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06/11/2010 at 10:02
I am posting this again following Registration and submission of email address. I have had a thornless domestic blackberry for several years which has vigorous canes and foliage. My problem this year is that whilst I had plenty of large fruit I was only able to harvest about 50pct because the fruits would not properly ripen. Is there any measure I can take to rectify this situation, or should I dig the plant up and replace it with such as the Loch Ness? The plant is against a westerly facing tall timber fence and I live in Burgess Hill, West Sussex.
03/04/2011 at 16:44
I have had a Loch Ness blackberry in my garden for about 7 years now. The fruits are wonderful. However, there are usually only 1 or 2 new canes growing every summer. In gardening books there always seem to be many more new shoots on the pictures of blackberry plants. Is there a reason why there are so few new shoots?
28/11/2011 at 18:29
Loch Ness is fab isn't it! I had a fantastic plant of it trailing all over my fence at my old house. Sadly I had to leave it behind when I moved last year. But the new owner is a keen gardener and has rooted me a runner which I think might go against the allotment shed.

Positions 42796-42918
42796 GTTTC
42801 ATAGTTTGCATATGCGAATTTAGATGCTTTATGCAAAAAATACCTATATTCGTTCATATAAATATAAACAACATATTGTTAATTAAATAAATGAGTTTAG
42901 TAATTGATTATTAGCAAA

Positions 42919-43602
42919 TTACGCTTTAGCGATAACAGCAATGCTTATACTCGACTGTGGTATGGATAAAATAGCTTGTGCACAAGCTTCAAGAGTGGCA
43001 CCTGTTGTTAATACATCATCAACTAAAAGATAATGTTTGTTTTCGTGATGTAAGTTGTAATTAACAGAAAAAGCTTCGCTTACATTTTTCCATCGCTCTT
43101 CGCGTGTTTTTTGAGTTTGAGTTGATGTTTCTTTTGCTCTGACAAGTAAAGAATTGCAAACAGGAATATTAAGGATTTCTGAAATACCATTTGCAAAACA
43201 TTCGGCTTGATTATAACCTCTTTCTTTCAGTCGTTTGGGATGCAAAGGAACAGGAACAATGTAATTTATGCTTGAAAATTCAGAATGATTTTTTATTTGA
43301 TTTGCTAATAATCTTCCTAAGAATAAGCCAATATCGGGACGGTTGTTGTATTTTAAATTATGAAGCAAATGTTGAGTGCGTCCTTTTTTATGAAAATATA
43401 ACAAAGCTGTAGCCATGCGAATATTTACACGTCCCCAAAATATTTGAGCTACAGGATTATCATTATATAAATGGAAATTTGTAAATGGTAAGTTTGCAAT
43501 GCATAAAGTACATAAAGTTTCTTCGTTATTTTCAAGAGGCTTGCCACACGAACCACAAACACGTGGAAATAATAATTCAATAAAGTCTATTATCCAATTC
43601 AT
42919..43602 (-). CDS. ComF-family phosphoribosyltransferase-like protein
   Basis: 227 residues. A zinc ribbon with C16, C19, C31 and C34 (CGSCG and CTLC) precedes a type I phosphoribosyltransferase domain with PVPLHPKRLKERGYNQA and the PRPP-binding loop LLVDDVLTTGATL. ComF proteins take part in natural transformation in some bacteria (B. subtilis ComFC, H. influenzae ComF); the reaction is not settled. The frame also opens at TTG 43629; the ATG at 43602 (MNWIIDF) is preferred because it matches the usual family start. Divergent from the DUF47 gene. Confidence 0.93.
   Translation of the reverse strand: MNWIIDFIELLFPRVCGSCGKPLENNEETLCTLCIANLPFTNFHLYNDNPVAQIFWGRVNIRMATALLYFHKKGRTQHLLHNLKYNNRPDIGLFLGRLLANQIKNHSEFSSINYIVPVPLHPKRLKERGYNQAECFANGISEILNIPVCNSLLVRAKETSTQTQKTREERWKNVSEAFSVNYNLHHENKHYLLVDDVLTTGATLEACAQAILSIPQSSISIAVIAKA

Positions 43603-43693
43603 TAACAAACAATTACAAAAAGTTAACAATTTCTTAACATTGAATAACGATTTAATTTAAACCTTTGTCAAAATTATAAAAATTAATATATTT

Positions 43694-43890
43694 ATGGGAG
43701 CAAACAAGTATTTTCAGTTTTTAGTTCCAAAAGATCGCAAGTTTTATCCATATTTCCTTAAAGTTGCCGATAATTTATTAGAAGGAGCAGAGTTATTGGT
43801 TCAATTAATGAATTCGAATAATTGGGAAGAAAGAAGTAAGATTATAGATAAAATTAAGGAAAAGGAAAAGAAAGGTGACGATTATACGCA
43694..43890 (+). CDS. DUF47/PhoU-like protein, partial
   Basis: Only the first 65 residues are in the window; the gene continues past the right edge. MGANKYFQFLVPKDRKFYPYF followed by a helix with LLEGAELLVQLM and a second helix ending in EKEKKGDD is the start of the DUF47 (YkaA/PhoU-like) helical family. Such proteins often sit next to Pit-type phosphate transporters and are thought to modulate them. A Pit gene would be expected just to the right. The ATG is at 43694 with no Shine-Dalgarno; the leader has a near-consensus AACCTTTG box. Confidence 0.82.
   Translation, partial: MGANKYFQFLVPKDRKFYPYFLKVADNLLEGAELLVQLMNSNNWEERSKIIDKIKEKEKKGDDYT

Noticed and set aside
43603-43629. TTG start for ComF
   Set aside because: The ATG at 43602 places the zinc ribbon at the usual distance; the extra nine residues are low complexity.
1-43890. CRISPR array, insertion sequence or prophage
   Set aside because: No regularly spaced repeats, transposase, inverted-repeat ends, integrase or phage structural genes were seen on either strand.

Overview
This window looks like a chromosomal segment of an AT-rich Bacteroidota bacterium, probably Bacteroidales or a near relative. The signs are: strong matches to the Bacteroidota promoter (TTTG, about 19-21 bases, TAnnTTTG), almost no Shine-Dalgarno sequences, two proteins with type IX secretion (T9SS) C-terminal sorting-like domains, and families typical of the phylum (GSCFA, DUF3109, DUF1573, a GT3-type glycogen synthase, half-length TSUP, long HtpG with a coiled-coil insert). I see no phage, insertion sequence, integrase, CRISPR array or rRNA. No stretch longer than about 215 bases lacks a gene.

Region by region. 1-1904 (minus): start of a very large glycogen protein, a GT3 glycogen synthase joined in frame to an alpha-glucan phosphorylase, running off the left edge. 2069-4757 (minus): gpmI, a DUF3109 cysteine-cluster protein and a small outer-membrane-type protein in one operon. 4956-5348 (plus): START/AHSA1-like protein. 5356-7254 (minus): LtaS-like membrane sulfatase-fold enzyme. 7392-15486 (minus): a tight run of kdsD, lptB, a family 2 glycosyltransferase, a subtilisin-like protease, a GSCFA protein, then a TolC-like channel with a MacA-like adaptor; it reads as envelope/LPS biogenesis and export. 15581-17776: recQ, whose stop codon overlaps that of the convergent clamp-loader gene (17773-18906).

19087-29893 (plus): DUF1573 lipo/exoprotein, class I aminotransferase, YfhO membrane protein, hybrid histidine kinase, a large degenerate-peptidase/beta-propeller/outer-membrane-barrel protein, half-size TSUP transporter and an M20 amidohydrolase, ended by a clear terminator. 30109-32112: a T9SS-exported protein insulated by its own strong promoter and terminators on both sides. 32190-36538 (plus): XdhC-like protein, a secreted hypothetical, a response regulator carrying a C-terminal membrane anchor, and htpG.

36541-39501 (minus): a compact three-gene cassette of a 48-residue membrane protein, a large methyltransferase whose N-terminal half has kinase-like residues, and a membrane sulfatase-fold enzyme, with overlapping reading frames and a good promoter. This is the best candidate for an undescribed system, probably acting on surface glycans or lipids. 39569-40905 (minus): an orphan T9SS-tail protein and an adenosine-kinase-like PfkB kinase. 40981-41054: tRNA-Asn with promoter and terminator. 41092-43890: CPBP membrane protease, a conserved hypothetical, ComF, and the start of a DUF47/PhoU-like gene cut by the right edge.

18/08/2014 at 15:11

Do you know how many canes are likely to develop from a loch Ness Blackberry plant. I want to plant again a west facing fence and have about 6foot of space between each fence post to fill. Will that be enough space

18/08/2014 at 19:21

My Loch Ness is about 5-6 years old and normally sends up about 4 or 5 new canes each year.  The old (fruited) canes are cut back to the ground after fruiting (I usually do that in the winter.)  The canes are very substantial and need little if any support - they are too strong to be twined around wires, just spread them into a fan and hold in place - each one tied to a single horizontal wire stretched between the fence posts would be sufficient.  Mine is about 8 foot tall and 6 foot wide so just about right for your position.  Kenmuir has a brilliant pdf with everything you need to know:

http://www.kenmuir.co.uk/image/data/pdf/Growing%20Guides/Blackberries.pdf

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21 to 25 of 25 messages